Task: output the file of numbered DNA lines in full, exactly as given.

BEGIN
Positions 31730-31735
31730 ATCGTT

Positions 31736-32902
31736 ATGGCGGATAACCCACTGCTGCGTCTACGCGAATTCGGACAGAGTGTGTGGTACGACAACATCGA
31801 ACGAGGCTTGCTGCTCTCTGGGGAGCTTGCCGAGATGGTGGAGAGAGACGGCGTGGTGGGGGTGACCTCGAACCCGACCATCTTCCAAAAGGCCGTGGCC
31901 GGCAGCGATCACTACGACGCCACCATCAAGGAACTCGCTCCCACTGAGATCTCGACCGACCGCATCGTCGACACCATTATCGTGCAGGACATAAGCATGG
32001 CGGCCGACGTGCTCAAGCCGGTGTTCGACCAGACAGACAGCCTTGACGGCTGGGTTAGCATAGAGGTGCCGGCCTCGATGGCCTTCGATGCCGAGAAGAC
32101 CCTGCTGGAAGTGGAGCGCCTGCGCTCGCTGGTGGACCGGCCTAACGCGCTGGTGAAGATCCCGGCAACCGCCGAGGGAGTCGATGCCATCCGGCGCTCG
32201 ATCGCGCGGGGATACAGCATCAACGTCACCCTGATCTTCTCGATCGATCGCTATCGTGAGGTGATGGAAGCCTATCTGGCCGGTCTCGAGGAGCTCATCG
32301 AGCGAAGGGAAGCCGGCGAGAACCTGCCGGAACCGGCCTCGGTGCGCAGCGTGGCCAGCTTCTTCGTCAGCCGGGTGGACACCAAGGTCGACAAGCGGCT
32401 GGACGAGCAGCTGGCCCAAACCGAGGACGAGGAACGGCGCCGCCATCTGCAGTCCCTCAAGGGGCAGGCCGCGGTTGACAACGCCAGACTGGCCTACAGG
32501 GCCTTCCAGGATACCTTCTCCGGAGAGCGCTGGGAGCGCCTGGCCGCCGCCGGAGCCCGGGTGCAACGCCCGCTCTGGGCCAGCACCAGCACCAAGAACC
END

Positions 31730-31735
31730 ATCGTT

Positions 31736-32902
31736 ATGGCGGATAACCCACTGCTGCGTCTACGCGAATTCGGACAGAGTGTGTGGTACGACAACATCGA
31801 ACGAGGCTTGCTGCTCTCTGGGGAGCTTGCCGAGATGGTGGAGAGAGACGGCGTGGTGGGGGTGACCTCGAACCCGACCATCTTCCAAAAGGCCGTGGCC
31901 GGCAGCGATCACTACGACGCCACCATCAAGGAACTCGCTCCCACTGAGATCTCGACCGACCGCATCGTCGACACCATTATCGTGCAGGACATAAGCATGG
32001 CGGCCGACGTGCTCAAGCCGGTGTTCGACCAGACAGACAGCCTTGACGGCTGGGTTAGCATAGAGGTGCCGGCCTCGATGGCCTTCGATGCCGAGAAGAC
32101 CCTGCTGGAAGTGGAGCGCCTGCGCTCGCTGGTGGACCGGCCTAACGCGCTGGTGAAGATCCCGGCAACCGCCGAGGGAGTCGATGCCATCCGGCGCTCG
32201 ATCGCGCGGGGATACAGCATCAACGTCACCCTGATCTTCTCGATCGATCGCTATCGTGAGGTGATGGAAGCCTATCTGGCCGGTCTCGAGGAGCTCATCG
32301 AGCGAAGGGAAGCCGGCGAGAACCTGCCGGAACCGGCCTCGGTGCGCAGCGTGGCCAGCTTCTTCGTCAGCCGGGTGGACACCAAGGTCGACAAGCGGCT
32401 GGACGAGCAGCTGGCCCAAACCGAGGACGAGGAACGGCGCCGCCATCTGCAGTCCCTCAAGGGGCAGGCCGCGGTTGACAACGCCAGACTGGCCTACAGG
32501 GCCTTCCAGGATACCTTCTCCGGAGAGCGCTGGGAGCGCCTGGCCGCCGCCGGAGCCCGGGTGCAACGCCCGCTCTGGGCCAGCACCAGCACCAAGAACC